I will thank someone with a note before sunset, and for those I can’t reach and even for those I can, I will thank God profoundly. What John Donne said centuries ago is true: “No man is an island.”

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Photo credit: Ilmicrofono Oggiono (via flickr.com)

What Book Should Come Next to the Bible?

Classic catechismHere’s a vote for the catechism!

A catechism is a summary of the doctrines of the Christian faith. It is usually set down in questions and answers, presented as simply as possible. The questions and answers are meant for memorization and cover the major doctrines of the church.

Throughout history catechisms have been used to instruct children of believers and in new fields new converts as well.

Catechisms have always been a part of the Christian Church from its earliest days. The Reformation produced Luther’s Catechism, the Heidelberg Catechism, the Larger Westminster Catechism, and on and on. I call catechisms embryonic theology.

Here are two examples of catechetical questions:

Question: “What is the first truth found in the Bible?”
Answer: “That there is a God.” (Genesis 1:1)

Here’s another: “If God is everywhere, why don’t we see Him?”
Answer: “Because God is pure Spirit and cannot be seen with bodily eyes.” (Exodus 33:20; John 4:24)

The Reverend Russell Veldman, pastor of the Free Methodist Church in Lawrenceville, Illinois, had an unusual reason for setting about to produce a catechism. Back in 2004 when he and his wife, Jennifer, were awaiting the birth of their daughter, Kiran, he was looking ahead to be sure there would be such a booklet to use for basic instruction in Christian doctrine when she was old enough.

Reverend Veldman had been raised in a congregation of the Reformed Church of America and had been “catechized” as a young boy. Though he is now a Wesleyan in theology, the importance of this catechizing had left a permanent impression on him.

The catechism he began developing was intended only for family use. But he found starting with a blank page made for a heavy task. Investigating, he discovered an original Free Methodist Catechism had been prepared for the young denomination by the four bishops serving the church in 1902.

He also found that this catechism had been republished in 1952, and for the next nearly half century had been a part of the curriculum for children and young people.

Working from the 1952 Free Methodist catechism as a base he updated certain words and replaced King James language with New International Version language. He also included a few further questions that seemed to him necessary.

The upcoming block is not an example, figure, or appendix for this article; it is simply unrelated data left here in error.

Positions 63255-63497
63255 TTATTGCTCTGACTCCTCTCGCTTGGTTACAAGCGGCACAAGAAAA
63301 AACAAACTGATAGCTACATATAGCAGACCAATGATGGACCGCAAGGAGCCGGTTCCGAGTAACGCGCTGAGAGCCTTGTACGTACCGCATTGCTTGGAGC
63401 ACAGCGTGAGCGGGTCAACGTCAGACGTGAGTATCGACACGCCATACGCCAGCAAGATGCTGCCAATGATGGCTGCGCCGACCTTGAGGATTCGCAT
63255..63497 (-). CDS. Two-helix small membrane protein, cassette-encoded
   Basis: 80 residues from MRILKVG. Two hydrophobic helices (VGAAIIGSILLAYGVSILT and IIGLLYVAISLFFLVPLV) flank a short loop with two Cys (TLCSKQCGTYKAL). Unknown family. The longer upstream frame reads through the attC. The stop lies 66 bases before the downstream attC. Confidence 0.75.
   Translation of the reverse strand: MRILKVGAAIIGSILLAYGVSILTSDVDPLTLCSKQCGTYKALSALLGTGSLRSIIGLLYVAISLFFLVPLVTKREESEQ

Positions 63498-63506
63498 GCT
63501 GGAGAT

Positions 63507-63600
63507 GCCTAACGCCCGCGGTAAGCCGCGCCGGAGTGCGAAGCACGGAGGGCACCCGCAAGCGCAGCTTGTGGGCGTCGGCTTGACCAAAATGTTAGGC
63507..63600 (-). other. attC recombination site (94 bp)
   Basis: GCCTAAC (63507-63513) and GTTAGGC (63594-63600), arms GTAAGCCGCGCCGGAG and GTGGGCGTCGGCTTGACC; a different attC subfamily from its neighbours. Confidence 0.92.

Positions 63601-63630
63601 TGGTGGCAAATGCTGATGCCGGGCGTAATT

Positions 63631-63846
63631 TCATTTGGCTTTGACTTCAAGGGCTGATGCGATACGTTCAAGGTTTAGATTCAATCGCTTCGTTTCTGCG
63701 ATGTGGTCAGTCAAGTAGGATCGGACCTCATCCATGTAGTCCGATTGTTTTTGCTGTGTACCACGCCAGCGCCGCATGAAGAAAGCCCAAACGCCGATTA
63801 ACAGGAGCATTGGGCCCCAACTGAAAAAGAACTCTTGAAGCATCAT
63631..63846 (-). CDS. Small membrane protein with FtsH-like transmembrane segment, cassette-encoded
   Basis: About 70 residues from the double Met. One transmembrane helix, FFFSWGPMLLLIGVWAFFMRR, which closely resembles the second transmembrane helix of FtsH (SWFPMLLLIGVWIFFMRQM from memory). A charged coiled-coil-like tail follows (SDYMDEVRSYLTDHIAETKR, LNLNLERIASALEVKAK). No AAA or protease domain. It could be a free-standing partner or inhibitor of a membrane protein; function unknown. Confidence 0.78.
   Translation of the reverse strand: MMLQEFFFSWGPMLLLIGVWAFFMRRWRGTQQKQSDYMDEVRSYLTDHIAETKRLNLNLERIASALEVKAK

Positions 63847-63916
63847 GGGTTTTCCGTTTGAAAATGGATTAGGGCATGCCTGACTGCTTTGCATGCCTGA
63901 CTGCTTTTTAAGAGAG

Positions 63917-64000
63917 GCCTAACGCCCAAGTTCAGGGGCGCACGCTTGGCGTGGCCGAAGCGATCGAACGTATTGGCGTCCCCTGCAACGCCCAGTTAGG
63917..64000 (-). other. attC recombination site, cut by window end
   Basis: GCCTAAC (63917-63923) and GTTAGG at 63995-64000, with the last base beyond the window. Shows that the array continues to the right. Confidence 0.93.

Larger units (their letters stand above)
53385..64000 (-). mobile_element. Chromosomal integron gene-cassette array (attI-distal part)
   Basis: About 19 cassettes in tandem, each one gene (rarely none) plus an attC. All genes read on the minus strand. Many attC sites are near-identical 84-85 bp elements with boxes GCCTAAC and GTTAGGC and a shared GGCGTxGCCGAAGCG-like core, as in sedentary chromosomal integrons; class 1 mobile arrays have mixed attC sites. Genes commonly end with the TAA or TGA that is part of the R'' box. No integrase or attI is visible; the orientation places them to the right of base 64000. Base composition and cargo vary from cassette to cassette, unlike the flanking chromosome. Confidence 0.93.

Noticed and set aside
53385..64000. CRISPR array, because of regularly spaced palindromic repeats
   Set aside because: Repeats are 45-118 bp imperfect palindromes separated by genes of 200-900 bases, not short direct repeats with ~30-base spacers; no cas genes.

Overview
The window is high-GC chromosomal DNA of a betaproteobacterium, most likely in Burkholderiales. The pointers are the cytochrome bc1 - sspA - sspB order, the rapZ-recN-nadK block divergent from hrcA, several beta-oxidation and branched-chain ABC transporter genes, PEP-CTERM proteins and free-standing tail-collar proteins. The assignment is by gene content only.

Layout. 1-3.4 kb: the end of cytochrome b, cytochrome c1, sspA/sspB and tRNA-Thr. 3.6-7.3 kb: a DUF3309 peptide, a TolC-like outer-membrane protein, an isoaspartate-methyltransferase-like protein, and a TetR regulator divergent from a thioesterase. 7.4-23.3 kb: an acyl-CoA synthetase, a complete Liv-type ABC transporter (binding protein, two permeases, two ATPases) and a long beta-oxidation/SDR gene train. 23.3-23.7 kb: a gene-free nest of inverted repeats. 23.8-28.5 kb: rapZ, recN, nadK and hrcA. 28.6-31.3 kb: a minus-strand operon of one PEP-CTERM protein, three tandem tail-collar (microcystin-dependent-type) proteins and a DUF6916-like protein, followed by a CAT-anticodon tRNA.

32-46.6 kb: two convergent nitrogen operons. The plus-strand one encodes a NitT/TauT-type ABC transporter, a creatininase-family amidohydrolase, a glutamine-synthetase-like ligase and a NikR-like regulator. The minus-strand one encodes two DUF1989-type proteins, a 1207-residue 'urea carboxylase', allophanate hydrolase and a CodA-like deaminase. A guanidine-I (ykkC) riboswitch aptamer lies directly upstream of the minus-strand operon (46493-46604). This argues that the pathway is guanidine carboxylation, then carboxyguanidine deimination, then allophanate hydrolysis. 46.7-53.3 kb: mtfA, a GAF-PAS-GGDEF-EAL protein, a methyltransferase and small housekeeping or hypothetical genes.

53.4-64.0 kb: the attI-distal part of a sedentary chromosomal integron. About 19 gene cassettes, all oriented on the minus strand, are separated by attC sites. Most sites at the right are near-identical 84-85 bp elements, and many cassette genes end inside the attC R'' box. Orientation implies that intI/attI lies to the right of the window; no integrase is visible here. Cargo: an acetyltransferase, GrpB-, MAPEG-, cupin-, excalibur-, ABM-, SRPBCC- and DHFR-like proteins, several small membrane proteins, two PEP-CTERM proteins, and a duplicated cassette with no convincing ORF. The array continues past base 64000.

When he tested his family project on adult Sunday School classes the interest this generated surprised him. Eventually the project was approved for use by the Free Methodist Church-USA, and published as the Classic Catechism.

Based on experiences in his own church he recommends that it be used for special Sunday School classes that encompass ages from early youth into adulthood. Or, taking three questions at a time, it can be used in Sunday evening services. Once the learners experience its value, he reports, they receive it with enthusiasm.

This valuable resource has not yet been fully discovered by North American pastors but churches in Asia are receiving it with enthusiasm. Bishop Narendra John from India came upon a copy and said, “This is what we need”.

Bishop John noted that in some places in India the only book a pastor has is the Bible, and he reported that he has been able to translate and publish 2000 copies of this catechism for a mere $700.

The Classic Catechism now exists in six languages in the Free Methodist denomination in Asia and more are being added.

How important is all this to an evangelical body of the 21st century?

Considering the special place catechisms have filled in a wide range of Christian communions across history, and the effectiveness with which they give understanding to the fundamentals of the Christian faith, the claim may well be true that the catechism is the second most important book to the church after the Sacred Scriptures.

Re-post: What Really Makes the Church Grow?

Photo credit: AdamSelwood (via flickr.com)I have believed for many years that the local church grows — when its growth is genuine — from the pulpit outward.

That does not mean that all a church needs is good preaching and the rest will care for itself. A local church is a complex body and there are many other standards that must be met for the church to increase both in spiritual depth and numerical strength.

Nor does it mean that the whole burden for the growth of a church is upon the pastors and if their performance in the pulpit is exceptional the church will thrive in every other respect. The growing church must also have a core of lay workers who bear the spiritual burden for growth and outreach along with the pastor.

It does not even mean that brilliant preaching is necessary for the church to grow. As G. Campbell Morgan so clearly summarized, real preaching must only meet three basic criteria: it must be true, clear and anointed.